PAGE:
The scenes in Sarek and Amanda’s quarters – where Sarek chastises Amanda for embarrassing Spock – were moved from their original location when the episode was edited. As scripted, these scenes occur immediately before the scenes in the recreation room lounge – where Gav forces Sarek to divulge his vote on Coridan’s admission. Likewise in the script, the bridge scenes of Spock and Kirk trying to identify the as-yet-unknown Orion ship are continuous with the later ones showing the Orion ship accelerating towards the Enterprise at Warp 10. When edited for the broadcast version, though, these bridge scenes were broken in half and the scenes of Sarek and Amanda in their quarters inserted into their middle. The production team may have done this to ease the transition of Sarek seated in his quarters and then suddenly appearing in the recreation room.


For the record, despite DeForest Kelley’s pronunciation, the script states that the procedure Sarek has to repair his heart valve is a cryogenic open heart procedure.

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Touching the Door

The aired version of the sickbay scene showing Amanda imploring Spock to go help his father contains more pathos than the scripted version. Here is a portion of the scene as written:


When you were five years old and came home stiff-lipped,
anguished, because the other boys tormented you, saying
you weren’t really Vulcan! I kept praying
you’d cry...that you’d be human!


I did not cry.


You should have. There must be some part
of me in you – some part I can reach.

Also, in the aired version this scene ends with Spock touching the door after Amanda slaps him and exits. In the script, Spock reaches out to touch her and is stopped when she slaps him. Throughout their interaction, Dorothy specifies that "He [Spock] stands rigid, unmoving...and unmoved."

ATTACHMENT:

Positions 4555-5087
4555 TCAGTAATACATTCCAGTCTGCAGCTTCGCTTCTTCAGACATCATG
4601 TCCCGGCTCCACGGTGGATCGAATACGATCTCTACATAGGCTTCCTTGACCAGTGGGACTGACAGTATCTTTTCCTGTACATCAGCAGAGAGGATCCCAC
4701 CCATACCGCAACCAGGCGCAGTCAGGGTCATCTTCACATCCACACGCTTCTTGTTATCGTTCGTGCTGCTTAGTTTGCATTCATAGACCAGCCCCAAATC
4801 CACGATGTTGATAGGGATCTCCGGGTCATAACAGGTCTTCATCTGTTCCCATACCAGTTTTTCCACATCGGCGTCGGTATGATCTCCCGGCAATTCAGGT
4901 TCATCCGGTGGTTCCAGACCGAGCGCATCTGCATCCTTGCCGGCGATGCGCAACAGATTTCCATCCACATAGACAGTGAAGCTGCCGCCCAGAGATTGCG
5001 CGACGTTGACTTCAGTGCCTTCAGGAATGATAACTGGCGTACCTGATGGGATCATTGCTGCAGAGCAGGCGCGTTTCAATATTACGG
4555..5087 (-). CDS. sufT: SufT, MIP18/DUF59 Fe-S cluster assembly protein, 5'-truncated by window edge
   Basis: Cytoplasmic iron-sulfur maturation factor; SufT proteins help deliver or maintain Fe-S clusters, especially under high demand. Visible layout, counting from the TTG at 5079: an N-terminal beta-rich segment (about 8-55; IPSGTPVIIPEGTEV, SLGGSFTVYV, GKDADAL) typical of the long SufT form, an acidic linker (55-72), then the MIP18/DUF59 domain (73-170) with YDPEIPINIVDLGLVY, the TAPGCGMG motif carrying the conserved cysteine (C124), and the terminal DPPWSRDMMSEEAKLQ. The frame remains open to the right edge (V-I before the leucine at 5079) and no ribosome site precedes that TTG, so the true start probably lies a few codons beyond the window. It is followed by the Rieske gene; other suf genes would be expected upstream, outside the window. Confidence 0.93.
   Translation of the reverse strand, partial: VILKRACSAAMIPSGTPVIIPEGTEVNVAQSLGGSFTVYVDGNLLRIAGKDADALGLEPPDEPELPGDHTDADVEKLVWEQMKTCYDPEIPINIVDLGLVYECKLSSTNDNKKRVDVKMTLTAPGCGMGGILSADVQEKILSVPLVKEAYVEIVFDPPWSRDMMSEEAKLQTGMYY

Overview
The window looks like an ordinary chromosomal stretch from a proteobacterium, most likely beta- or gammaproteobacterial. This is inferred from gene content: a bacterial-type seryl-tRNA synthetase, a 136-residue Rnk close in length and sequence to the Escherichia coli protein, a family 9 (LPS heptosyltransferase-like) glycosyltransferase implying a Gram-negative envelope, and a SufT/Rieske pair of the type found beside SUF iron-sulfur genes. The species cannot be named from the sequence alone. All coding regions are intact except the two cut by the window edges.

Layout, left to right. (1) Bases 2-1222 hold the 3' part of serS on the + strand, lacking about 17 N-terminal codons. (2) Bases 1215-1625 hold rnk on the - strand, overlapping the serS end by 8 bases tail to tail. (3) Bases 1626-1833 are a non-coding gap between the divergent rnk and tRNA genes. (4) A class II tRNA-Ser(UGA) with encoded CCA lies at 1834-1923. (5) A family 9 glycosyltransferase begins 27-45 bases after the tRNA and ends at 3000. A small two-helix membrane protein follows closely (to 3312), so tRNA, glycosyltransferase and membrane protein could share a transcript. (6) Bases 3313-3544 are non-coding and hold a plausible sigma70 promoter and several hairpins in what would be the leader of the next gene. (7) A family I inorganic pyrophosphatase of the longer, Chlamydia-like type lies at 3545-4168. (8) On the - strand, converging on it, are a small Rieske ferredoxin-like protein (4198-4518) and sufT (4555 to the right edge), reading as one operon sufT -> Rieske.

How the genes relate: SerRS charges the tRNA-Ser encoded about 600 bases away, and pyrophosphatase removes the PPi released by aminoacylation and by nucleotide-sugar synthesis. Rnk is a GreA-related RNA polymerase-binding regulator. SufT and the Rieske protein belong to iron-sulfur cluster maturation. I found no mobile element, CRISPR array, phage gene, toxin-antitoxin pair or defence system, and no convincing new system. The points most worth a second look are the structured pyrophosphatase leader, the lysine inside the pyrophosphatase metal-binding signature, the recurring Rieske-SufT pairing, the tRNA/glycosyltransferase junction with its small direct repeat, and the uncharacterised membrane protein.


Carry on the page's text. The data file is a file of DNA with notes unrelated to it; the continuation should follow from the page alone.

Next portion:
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The Missing Shake

Towards the end of the episode, Kirk goads the Orion ship into coming closer to the Enterprise by making it appear that the Enterprise is dead in space. He does this by instructing Engineering to first cut (actually "blank," as written in the script) power to the port side of the ship and then, upon his orders, cut power to the starboard side. In the broadcast version, Kirk orders the starboard power cut almost immediately after he orders the port power cut. The only thing that occurs between the two events is his accusing Thelev that he is a spy (to which Thelev replies "Speculation, Captain."). In the scripted version, however, Kirk cuts the starboard power after the Enterprise is fired upon by the Orion ship (following Thelev’s reply of "Speculation, Captain."):

Another SHAKE as the ship is hit.

(hits button)

Engineering, blank out starboard power…all decks.
Maintain until further orders.

A phaser hit from the Orion ship immediately before cutting power makes sense as it would give the Orions the impression that they had done grave damage to the Enterprise. So then, what happened to the SHAKE scene in the broadcast version? It’s hard to determine, but it may have been filmed and then cut for unknown reasons. As potential proof, if you watch Uhura in the background as Kirk orders Engineering to cut starboard power, it appears as if she may just have been through a SHAKE (my speculation, captain).

And that wraps up the significant differences between the aired and scripted versions. As I said at the beginning of this review, the variations are really minor thanks to Dorothy Fontana and her tight script and finely-tuned characters. Whether you read this script or watch the episode, "Journey to Babel" is simply a terrific contribution to the Star Trek universe.